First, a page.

Electronic Thesis and Dissertation Repository

Thesis Format



Doctor of Philosophy




Lee, Alison


My study of contemporary (post-2000) Anglophone novels combines themes of time and temporality with narratological analysis. I argue that nonlinear narrative structures (which originate in science fiction novels) challenge the supposed impossibility of simultaneity in the novel, undermine the literary construct of realism, and model new, more optimistic ways of imagining the future(s) beyond our present. I build upon Mathias Nilges’ argument that in the wake of the crisis of the “long now”—a societal belief that the future has been exhausted and we are trapped in an unchanging present—the contemporary time novel critiques historical forms of time and models new ones. In my analysis, I bring together theories of simultaneity and delay from phenomenology, theories of dialectical montage from film studies, and theories of implicit and explicit causality from narratology to demonstrate how nonlinear narrative structures create a paradox of delayed simultaneity despite the linearity of the written form. I also use an intersectional, feminist lens in my critique to show how nonlinear narrative structures can grant greater agency to narrators and force readers into the role of detective. My study primarily focuses on the following novels: Jeanette Winterson’s The Gap of Time (2015), Jennifer Egan’s A Visit from the Goon Squad (2011), Ariel Lawhon’s I Was Anastasia (2018), Kate Morton’s The Clockmaker’s Daughter (2018), Ali Smith’s How to Be Both (2015), and Bernardine Evaristo’s Girl, Woman, Other (2019). I argue that contemporary novels, especially time novels, are not an opposition to the postmodern project but an expansion of it with a questioning of forms of time and temporality that parallels the questioning of myths, universal truths, and historiography by British postmodern writers as well as the postmodern belief that a multiplicity of ways exist by which to structure a narrative or tell a story.

Summary for Lay Audience

I study novels published after 2000 that emphasize the theme of time, which I call time novels. I consider how these novels tell their stories, specifically looking at stories that are told out of order, because these out-of-order story structures interrupt the typical way that we think about time as chronological or a progression of earlier to later events. These out-of-order, or achronological, stories also create a contradictory reading experience that works in two ways, both of which convey a delayed simultaneity. The first way is to present readers with events that are happening at the same time in the story but are read in a delayed fashion. The second way is to present readers with events that are not happening at the same time but are told to the reader as if they were simultaneous. Imagine a box of loose puzzle pieces, which must be reassembled without reference to an original picture. The contradiction of delayed simultaneity in time novels uses a story structure that is familiar from speculative and science fiction novels, in which characters may travel through time and experience events out of order. But in achronological time novels the reader time travels through the story instead of the characters. In some cases, these achronological story structures also empower characters as storytellers by enabling them to control the order in which the reader discovers key information. These storytellers can then manipulate readers, who must act as detectives to piece together the story’s plot. In film, editors create montages by splicing contradictory images or scenes together to change the interpretation of individual shots. Like a montage, the chapter and scene breaks in novels mash together events from different times and perspectives, conveying a causality distinct from chronological cause and effect. Overall, the out-of-order story structures in these time novels encourage readers to think critically about their experiences of time and to imagine more optimistic and hopeful futures that lay beyond the present.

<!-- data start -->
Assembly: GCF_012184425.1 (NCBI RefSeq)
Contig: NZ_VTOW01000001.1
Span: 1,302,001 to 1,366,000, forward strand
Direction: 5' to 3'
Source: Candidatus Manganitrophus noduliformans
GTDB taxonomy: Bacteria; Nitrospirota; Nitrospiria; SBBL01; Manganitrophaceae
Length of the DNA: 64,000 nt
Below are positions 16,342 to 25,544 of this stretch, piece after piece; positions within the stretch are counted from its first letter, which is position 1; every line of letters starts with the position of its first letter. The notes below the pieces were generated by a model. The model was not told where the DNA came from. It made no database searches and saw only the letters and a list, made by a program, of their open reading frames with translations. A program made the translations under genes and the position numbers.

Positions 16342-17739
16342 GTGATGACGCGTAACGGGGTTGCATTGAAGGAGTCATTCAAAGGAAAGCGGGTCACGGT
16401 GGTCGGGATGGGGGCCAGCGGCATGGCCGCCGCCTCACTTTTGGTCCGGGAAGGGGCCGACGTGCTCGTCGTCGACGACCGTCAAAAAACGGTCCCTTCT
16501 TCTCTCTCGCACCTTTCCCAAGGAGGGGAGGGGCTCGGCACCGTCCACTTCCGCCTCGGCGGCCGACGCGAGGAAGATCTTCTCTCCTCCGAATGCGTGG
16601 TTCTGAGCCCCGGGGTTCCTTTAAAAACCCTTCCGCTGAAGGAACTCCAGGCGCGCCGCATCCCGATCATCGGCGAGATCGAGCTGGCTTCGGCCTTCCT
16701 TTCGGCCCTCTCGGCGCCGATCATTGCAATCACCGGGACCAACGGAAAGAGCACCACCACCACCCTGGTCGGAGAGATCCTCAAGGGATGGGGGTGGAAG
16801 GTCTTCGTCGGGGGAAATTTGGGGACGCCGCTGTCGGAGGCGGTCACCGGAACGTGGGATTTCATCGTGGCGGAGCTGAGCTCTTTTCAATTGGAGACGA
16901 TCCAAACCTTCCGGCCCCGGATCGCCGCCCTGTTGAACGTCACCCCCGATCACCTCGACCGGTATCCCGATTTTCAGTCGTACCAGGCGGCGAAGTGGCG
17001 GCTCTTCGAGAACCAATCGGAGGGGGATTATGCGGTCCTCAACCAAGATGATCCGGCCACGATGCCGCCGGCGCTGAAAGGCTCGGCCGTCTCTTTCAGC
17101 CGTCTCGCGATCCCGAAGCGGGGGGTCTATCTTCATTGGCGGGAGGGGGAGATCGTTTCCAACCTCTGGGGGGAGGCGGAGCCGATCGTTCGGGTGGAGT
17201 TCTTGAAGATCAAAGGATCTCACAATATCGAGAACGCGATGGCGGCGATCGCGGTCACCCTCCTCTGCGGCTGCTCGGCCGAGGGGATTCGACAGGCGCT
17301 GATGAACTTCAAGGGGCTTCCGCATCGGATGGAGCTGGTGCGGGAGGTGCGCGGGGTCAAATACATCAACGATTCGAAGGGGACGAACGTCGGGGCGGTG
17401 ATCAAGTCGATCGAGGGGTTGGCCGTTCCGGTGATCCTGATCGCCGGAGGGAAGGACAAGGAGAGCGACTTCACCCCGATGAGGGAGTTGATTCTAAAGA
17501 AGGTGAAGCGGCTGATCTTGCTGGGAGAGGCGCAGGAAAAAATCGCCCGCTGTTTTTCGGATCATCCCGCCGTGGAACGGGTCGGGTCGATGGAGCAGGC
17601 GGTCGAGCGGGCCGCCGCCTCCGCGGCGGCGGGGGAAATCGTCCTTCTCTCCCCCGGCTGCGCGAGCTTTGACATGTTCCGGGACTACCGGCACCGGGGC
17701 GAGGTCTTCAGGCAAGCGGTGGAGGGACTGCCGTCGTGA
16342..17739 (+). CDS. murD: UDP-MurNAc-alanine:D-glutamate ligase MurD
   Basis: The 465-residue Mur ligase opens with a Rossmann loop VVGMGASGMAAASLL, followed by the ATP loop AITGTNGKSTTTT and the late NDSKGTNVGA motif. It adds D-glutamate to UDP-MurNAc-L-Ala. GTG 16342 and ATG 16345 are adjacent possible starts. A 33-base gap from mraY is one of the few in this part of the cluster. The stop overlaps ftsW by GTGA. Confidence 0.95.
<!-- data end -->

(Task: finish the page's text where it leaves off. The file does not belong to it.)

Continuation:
Creative Commons License

Creative Commons Attribution-Noncommercial-No Derivative Works 4.0 License
This work is licensed under a Creative Commons Attribution-Noncommercial-No Derivative Works 4.0 License.